The first layer coating liquid was prepared in the following way. Thus, a mixture obtained by adding 600 ml of ethyl acetate as an auxiliary solvent to 200 grams of yellow coupler, 93.3 grams of anti-color mixing agent, 10 grams of high boiling point solvent (p) and 5 grams of solvent (q) was heated to 60 C. to form a solution which was mixed with 3330 ml of 5% aqueous gelatin solution which contained 330 ml of a 5% aqueous solution of "Alkanol B" (trade name, an alkylnaphthalene sulfonate, made by the DuPont Co.). Next, this liquid mixture was emulsified using a colloid mill and a coupler dispersion was obtained. The ethyl acetate was removed from this dispersion by distillation under reduced pressure and a coating liquid was prepared by adding this to 1,400 grams of an emulsion (96.7 grams as Ag, 170 grams gelatin) to which a sensitizing dye for blue sensitive emulsion layer purposes and 1-methyl-2-mercapto-5-acetylamino-1,3,4-triazole had been added, and then adding a further 2,600 grams of a 10% aqueous gelatin solution. The coating liquids for the second to the seventh layer were prepared on the same basis as the first layer coating liquid in accordance with the composition shown in Table 2.

                                  TABLE 2__________________________________________________________________________Layer        Composition__________________________________________________________________________Seventh Layer        Gelatin                   600   mg/m2(Protective Layer)Sixth Layer  Ultraviolet Absorber    (n)                                  260   mg/m2(Ultraviolet Absorbing        Ultraviolet absorber    (o)                                  70    mg/m2Layer)       Solvent                 (p)                                  300   mg/m2        Solvent                 (q)                                  100   mg/m2        Gelatin                   700   mg/m2Fifth Layer  Silver chlorobromide emulsion (99 mol  %                                  210l) mg/m2(Red Sensitive Layer)        Cyan coupler              5  10-4                                        mol/m2        Anti-color mixing agent (r)                                  250   mg/m2        Solvent                 (p)                                  160   mg/m2        Solvent                 (q)                                  100   mg/m2        Gelatin                   1800  mg/m2Fourth Layer Anti-color mixing agent (s)                                  65    mg/m2(Anti-color Mixing Layer)        Ultraviolet absorber    (n)                                  450   mg/m2        Ultraviolet absorber    (o)                                  230   mg/m2        Solvent                 (p)                                  50    mg/m2        Solvent                 (q)                                  50    mg/m2        Gelatin                   1700  mg/m2Third Layer  Silver chlorobromide emulsion (99 mol  %                                  305l) mg/m2(Green Sensitive Layer)        Magenta coupler           670   mg/m2        Anti-color mixing agent (t)                                  150   mg/m2        Anti-color mixing agent (u)                                  10    mg/m2        Solvent                 (p)                                  200   mg/m2        Solvent                 (q)                                  10    mg/m2        Gelatin                   1400  mg/m2Second Layer Silver bromide emulsion (No post ripening,                                  as silver 10                                        mg/m2(Anti-color Mixing Layer)        size 0.05 μm)        Anti-color Mixing Agent (s)                                  55    mg/m2        Solvent                 (p)                                  30    mg/m2        Solvent                 (g)                                  15    mg/m2        Gelatin                   800   mg/m2First Layer  Silver chlorobromide emulsion (99 mol  %                                  290l) mg/m2(Blue Sensitive Layer)        Yellow coupler            600   mg/m2        Anti-color mixing agent (r)                                  280   mg/m2        Solvent                 (p)                                  30    mg/m2        Solvent                 (q)                                  15    mg/m2        Gelatin                   1800  mg/m2Support      A paper support laminated on both sides with__________________________________________________________________________        polyethylene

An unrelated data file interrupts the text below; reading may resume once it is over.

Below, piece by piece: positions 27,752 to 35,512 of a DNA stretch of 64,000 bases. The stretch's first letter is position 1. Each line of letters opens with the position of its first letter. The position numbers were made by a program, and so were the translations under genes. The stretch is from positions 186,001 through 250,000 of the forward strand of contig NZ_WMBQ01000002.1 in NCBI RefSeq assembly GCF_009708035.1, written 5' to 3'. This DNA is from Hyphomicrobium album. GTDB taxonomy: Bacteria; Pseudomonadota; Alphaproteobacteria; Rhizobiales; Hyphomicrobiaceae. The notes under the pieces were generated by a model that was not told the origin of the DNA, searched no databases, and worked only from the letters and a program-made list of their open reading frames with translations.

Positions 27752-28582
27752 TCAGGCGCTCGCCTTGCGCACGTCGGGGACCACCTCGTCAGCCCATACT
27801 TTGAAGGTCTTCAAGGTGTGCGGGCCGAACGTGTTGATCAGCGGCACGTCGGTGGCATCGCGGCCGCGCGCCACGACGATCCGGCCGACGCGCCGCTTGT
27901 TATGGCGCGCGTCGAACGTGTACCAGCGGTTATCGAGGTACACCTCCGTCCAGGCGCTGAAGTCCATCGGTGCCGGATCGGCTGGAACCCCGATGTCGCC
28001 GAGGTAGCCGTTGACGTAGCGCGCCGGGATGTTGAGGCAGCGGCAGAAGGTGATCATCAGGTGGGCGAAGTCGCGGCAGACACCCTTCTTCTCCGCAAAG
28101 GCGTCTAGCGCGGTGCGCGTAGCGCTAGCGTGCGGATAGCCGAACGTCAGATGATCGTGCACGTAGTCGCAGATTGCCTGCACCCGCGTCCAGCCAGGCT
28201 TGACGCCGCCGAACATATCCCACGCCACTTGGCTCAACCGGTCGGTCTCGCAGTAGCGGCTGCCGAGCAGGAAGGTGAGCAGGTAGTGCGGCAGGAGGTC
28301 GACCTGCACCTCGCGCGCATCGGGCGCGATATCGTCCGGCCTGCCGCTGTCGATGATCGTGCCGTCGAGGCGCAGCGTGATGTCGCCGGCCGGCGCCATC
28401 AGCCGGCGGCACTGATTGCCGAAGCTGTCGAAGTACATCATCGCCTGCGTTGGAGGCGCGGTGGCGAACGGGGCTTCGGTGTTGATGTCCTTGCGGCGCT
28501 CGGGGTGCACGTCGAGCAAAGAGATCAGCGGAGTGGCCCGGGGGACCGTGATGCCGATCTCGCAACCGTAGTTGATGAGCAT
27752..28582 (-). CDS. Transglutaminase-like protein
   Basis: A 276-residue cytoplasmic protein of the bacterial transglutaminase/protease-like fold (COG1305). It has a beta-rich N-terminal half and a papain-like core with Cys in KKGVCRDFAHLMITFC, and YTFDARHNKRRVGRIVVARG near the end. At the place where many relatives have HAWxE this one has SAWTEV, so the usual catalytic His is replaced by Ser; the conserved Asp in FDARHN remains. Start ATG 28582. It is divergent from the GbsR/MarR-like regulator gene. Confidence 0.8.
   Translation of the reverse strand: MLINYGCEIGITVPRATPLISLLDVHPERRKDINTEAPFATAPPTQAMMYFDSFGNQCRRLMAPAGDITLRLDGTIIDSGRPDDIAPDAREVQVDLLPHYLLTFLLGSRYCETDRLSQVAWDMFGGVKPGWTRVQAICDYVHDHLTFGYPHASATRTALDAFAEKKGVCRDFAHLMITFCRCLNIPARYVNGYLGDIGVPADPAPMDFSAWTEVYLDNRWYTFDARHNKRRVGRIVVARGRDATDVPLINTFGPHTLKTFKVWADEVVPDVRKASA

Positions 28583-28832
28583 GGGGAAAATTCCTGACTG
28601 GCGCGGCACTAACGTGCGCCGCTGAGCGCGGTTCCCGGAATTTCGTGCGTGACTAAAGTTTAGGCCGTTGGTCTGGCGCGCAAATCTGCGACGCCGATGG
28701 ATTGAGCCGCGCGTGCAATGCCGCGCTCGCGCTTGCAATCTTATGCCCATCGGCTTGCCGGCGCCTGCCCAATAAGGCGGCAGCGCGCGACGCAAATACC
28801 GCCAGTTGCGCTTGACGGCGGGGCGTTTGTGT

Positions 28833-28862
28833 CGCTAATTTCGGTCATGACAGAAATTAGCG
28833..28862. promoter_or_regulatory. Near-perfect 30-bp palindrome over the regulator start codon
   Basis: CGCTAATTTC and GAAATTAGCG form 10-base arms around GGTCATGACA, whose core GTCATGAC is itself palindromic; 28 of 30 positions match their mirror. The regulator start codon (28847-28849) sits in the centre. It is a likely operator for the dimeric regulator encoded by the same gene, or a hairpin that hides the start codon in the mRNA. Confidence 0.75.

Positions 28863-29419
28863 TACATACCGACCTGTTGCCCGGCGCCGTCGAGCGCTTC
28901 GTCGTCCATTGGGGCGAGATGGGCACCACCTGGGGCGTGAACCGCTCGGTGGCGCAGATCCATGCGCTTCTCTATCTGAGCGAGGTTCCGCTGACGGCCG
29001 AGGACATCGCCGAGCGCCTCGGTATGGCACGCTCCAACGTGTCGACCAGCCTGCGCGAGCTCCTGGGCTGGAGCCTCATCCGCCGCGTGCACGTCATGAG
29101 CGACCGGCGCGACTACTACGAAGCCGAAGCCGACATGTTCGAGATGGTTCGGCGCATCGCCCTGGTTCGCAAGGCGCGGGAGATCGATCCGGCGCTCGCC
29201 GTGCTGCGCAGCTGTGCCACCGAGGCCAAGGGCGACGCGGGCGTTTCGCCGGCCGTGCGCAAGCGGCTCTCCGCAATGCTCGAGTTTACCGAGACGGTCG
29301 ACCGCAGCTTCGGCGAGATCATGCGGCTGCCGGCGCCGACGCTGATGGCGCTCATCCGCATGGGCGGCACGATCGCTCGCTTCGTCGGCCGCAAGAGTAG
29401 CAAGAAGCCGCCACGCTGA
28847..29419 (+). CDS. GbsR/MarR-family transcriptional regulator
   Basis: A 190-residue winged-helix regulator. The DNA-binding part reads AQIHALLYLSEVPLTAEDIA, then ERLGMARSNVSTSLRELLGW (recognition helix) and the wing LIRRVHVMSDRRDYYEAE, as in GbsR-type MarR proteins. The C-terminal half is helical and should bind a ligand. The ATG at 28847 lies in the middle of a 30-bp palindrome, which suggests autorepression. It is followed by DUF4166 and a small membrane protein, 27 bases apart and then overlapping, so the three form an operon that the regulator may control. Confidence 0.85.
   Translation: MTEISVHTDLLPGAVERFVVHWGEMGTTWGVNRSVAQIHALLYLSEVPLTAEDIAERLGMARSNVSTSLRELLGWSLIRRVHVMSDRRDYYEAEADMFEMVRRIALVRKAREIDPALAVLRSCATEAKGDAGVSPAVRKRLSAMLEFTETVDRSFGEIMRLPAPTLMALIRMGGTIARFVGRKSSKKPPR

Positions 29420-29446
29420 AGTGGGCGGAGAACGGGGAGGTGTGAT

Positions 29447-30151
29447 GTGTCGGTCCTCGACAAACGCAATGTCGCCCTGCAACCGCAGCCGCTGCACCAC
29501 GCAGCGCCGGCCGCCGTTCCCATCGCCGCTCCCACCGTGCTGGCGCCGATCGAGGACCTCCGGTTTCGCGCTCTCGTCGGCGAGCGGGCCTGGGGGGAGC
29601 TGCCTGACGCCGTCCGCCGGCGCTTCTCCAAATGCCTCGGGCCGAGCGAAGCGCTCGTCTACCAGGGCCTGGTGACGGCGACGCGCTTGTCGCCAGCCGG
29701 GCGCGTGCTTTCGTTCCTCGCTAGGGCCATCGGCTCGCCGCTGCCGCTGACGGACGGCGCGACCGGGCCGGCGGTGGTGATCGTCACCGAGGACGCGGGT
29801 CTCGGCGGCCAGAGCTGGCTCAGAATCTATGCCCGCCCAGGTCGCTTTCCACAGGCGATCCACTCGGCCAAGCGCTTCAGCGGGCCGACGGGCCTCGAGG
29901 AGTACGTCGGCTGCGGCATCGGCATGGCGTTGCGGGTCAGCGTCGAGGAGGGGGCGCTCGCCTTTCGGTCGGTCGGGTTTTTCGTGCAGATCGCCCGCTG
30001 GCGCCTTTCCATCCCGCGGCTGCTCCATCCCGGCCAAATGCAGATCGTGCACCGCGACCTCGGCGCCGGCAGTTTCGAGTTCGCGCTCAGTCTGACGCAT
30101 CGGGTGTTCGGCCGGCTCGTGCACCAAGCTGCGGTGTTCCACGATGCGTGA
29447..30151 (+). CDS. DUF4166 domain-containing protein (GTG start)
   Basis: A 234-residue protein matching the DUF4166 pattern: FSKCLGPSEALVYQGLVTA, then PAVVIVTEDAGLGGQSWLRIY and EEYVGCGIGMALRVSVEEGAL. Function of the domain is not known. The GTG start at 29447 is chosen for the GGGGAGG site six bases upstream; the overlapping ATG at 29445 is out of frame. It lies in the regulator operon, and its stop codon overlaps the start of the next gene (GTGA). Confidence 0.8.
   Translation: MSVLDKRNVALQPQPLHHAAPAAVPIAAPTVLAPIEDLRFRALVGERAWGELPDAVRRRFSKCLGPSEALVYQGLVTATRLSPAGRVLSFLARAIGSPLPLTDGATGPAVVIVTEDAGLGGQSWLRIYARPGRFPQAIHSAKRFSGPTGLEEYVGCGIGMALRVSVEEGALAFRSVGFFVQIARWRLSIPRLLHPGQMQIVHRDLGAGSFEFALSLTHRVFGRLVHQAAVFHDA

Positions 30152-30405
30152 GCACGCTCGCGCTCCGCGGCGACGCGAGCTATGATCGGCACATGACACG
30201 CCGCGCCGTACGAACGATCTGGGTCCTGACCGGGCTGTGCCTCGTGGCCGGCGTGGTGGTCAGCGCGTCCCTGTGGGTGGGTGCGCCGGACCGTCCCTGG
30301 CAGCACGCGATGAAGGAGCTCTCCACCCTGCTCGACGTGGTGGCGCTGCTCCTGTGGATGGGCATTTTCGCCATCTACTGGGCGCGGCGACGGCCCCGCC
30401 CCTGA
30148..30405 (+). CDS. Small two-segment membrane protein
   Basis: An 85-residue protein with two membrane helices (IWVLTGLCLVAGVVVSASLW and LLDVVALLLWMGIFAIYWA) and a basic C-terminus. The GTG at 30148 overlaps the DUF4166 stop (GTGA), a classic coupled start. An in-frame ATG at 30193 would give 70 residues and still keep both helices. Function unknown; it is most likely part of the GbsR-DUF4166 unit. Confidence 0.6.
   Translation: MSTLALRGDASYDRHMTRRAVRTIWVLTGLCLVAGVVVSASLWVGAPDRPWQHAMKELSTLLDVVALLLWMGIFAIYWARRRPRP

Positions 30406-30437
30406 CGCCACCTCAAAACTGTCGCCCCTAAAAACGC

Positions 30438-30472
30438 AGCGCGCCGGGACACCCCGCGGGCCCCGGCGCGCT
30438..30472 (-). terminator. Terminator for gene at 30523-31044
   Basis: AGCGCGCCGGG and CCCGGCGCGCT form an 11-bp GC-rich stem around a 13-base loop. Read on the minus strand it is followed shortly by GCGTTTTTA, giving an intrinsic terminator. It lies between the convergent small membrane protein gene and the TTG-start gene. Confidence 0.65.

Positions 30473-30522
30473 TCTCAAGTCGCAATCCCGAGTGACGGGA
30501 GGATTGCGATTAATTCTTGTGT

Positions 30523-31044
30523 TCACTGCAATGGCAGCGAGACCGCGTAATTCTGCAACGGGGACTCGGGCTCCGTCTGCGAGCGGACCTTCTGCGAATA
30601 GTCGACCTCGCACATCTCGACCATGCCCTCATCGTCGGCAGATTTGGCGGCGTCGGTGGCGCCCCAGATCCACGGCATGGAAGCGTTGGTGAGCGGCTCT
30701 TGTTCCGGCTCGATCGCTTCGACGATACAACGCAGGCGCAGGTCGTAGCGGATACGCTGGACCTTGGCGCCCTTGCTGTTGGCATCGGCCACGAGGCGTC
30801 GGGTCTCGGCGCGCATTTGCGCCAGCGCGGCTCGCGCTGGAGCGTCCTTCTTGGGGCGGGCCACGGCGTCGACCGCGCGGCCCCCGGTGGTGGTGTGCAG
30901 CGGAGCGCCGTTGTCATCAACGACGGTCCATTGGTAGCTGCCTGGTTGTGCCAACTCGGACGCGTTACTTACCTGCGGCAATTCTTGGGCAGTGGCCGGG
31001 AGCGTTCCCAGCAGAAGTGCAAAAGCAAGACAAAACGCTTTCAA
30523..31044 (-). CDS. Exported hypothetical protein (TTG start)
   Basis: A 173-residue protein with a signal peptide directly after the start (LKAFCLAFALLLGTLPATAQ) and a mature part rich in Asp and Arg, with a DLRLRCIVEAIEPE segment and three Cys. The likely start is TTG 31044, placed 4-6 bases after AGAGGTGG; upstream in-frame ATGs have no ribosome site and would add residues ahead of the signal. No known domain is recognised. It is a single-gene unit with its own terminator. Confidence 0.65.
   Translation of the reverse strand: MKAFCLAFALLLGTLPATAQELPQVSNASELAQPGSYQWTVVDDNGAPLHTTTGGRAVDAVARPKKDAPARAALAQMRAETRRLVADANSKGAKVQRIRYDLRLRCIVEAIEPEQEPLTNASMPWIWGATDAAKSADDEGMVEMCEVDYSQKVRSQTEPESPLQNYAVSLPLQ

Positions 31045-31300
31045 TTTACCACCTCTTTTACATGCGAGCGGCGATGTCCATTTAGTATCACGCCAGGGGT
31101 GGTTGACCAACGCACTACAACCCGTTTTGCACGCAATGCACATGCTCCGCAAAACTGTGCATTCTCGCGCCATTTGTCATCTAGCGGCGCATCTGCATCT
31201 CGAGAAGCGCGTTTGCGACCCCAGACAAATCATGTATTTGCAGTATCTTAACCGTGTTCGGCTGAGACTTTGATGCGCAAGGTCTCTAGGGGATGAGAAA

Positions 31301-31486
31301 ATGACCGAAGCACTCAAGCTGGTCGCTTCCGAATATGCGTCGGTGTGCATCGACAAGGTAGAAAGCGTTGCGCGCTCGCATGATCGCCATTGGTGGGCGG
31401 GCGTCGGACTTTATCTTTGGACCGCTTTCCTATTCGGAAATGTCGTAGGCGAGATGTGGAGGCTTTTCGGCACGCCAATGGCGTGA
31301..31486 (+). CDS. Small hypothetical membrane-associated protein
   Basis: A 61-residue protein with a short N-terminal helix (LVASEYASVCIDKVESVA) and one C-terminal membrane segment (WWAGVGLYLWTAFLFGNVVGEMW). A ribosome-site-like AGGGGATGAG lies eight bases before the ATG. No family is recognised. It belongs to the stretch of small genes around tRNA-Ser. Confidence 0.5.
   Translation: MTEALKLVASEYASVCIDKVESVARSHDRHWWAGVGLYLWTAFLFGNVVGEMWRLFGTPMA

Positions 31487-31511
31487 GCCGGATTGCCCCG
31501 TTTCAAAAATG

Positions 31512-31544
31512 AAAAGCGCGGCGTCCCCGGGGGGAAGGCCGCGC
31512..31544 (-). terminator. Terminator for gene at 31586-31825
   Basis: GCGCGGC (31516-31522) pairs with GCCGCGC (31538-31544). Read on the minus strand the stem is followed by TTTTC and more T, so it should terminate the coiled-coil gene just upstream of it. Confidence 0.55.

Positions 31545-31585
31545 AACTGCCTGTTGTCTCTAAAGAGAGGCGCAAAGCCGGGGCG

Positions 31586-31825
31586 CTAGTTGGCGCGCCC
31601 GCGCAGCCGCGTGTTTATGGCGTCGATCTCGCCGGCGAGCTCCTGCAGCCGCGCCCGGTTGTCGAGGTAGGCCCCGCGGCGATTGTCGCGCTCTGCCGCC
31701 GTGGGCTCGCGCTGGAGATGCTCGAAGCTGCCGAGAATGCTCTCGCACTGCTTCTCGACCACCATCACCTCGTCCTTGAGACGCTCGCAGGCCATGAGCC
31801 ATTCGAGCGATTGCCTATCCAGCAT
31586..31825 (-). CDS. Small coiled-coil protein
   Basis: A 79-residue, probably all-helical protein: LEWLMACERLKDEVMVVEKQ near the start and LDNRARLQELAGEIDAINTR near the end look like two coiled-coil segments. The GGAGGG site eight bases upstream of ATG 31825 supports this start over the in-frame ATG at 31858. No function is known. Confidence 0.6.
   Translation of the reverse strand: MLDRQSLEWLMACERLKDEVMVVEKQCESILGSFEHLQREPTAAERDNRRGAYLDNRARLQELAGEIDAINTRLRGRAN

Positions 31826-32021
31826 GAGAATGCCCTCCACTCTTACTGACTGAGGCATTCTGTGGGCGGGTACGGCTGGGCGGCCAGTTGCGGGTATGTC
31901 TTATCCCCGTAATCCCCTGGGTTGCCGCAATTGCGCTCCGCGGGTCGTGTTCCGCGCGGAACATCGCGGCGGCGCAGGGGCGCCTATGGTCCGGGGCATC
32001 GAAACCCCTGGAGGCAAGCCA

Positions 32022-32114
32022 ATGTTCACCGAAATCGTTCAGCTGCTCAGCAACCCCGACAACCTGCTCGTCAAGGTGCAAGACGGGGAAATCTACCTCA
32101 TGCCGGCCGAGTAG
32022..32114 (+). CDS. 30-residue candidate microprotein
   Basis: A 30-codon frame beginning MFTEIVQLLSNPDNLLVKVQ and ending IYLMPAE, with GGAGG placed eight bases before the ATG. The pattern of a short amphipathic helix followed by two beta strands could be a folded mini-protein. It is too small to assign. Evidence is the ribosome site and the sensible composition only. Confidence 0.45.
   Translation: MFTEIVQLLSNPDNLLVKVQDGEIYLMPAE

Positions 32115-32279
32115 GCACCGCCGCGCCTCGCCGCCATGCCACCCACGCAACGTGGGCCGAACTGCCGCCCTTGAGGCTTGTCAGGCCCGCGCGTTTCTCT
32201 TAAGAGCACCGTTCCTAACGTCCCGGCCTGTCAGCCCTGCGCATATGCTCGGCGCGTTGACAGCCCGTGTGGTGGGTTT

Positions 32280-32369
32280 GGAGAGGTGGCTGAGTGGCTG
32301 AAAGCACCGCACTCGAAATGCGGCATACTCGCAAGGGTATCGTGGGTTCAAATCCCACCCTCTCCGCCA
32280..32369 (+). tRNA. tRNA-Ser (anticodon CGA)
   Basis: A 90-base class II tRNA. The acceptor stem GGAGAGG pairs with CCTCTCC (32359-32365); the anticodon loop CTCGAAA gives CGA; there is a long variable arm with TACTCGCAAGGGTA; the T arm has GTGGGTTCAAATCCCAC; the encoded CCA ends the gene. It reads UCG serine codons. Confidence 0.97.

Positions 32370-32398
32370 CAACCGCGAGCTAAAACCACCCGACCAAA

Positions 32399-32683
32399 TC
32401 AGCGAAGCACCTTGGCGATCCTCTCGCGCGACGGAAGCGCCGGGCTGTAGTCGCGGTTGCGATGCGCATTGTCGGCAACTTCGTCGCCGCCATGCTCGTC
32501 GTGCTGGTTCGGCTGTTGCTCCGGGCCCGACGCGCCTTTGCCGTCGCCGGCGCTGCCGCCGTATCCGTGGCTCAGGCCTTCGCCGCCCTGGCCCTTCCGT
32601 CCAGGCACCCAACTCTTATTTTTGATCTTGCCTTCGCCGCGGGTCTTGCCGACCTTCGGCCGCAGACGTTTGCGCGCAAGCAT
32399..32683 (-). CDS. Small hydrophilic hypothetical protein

(n) 2-(2-Hydroxy-3,5-di-tert-amylphenyl)benzotriazole

(o) 2-(2-Hydroxy-3,5-di-tert-butylphenyl)benzotriazole

(p) Di(2-ethylhexyl)phthalate

(q) Dibutyl phthalate

(r) 2,5-Di-tert-amylphenyl 3,5-di-tert-butylhydroxybenzoate

(s) 2,5-Di-tert-octylhydroquinone

(t) 1,4-Di-tert-amyl-2,5-dioctyloxybenzene

(u) 2,2'-Methylenebis(4-methyl-6-tert-butylphenol)

The substances indicated below were used as sensitizing dyes for each emulsion layer.

Blue Sensitive Emulsion Layer

Anhydro-5-methoxy-5'-methyl-3,3'-disulfopropylselenacyanine hydroxide

Green Sensitive Emulsion Layer

Anhydro-9-ethyl-5,5'-diphenyl-3,3'-disulfoethyloxacarbocyanine hydroxide

Red Sensitive Emulsion Layer

3,3'-Diethyl-5-methoxy-9,9'-(2,2-dimethyl-1,3-propano)thiadicarbocyanine iodide

The substance indicated below was also used as a stabilizer in each emulsion layer.

1-Methyl-2-mercapto-5-acetylamino-1,3,4-triazole

Furthermore, the substances indicated below were used as anti-irradiation dyes.

4-(3-(Carboxy-5-hydroxy-4-(3-(3-carboxy-5-oxo-1-(4-sulfonatophenyl)-2-pyrazolin-4-ylidene)-1-propyl)-1-pyrazolyl)benzenesulfonate, di-potassium salt